A common misconception that we often hear when talking to our clients about IAST tools is that they are only helpful during the development phase.

This idea is probably rooted in the role that legacy AST tools such as SASTs have traditionally played in the overall application security workflow.

We briefly touched on this subject in our previous IAST post, but we wanted to give it proper attention. So we going to start describing the main IAST Use Cases across the three main environments: development, QA, and production. This post in particular will be focused on how QA teams can utilize IAST tools.

QA Security Pain Points

As the maturity level of a software development organization evolves, and the QA group gains relevance, we often see the following security pain points:

1. Unclear ownership of application security acceptance

The QA team is typically tasked to provide the final GO/NOGO on an application before pushing the code into production stage. In this sense, they act as app security gate keepers, both in case the application is developed internally, and also when application development is outsourced. However, many organizations have no clear process in terms of security assessment, because it is not easy to automate this evaluation.

2. Low detection accuracy and false positives

Traditional AST tools such as SASTs are well known for throwing a large amount of false positives that distract the QA teams. On the other hand, DAST tools are not able to detect most risks and vulnerabilities.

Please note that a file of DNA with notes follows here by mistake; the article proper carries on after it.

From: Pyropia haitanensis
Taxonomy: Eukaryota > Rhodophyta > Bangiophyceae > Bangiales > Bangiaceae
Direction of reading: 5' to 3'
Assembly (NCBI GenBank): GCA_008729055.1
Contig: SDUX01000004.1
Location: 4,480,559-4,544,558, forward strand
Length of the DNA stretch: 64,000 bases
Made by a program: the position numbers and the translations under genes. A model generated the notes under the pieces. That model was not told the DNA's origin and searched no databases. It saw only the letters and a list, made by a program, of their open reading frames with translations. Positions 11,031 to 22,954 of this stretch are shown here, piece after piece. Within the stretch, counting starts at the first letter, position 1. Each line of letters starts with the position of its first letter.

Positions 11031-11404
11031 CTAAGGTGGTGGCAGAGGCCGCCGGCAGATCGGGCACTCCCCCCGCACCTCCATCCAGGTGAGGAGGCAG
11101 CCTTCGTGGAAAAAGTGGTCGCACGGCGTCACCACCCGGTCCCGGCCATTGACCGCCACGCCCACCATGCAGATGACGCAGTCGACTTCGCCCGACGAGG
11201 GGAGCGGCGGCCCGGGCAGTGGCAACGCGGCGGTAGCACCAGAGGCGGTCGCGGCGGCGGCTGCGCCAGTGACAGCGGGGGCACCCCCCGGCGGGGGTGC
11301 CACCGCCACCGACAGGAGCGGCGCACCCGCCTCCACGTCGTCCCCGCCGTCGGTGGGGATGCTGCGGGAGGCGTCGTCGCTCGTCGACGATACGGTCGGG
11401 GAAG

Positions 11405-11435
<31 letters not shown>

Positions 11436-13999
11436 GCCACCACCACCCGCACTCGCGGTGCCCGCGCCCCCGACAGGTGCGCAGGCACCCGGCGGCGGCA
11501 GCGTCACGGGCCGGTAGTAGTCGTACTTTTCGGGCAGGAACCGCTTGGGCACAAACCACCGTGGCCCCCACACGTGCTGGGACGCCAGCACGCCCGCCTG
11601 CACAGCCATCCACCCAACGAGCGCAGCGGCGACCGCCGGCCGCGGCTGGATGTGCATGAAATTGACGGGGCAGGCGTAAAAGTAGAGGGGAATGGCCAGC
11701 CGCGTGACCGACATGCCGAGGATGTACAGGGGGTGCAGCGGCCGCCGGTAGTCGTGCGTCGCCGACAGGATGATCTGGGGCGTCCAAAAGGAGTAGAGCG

3. Difficult communication between teams, and lack of metrics

QA teams work with developers and the operations teams. Frequently, it is not clear how the QA team communicates and maintains the results of the review process. In Agile environments, nobody wants to consume static reports that are outdated after minutes. There are no clear indicators (metrics) that reflect the security stance of the applications. Developers and QA tribes speak different languages.

Vulnerability Trend

QA team could analyze detailed information for each vulnerability detected during the latest test execution phase

4. Slow and expensive security testing

Because traditional scanning tools such as DASTs are slow and have a low detection rate, QA teams must have security experts to properly evaluate the security of the application. The need of security experts slows down and adds cost to the development.

IAST as a solution to QA security pain points

Pain point #1: Unclear ownership of application security acceptance

Solution: IAST tools empower QA teams to conduct dependable security analysis

IAST tools provide the QA team a direct and immediate way to assess the security stance of the application. IASTs work no matter who wrote the app, so the QA team can create a repeatable process that it is completely independent from the development teams.

Pain point #2: Low accuracy and false positives

Solution: Hdiv IAST covers 100% of OWASP Benchmark, with no false positives

Due to their privileged vantage point, which combines visibility of source code and visibility of the runtime flow of data, IAST tools are able to detect 100% of the OWASP Benchmark battery of tests, with no false positives. According to Forrester, “IASTs eliminate the need for separate dynamic application security testing.” [1]

Pain Point #3: Difficult communication between teams, and lack of metrics.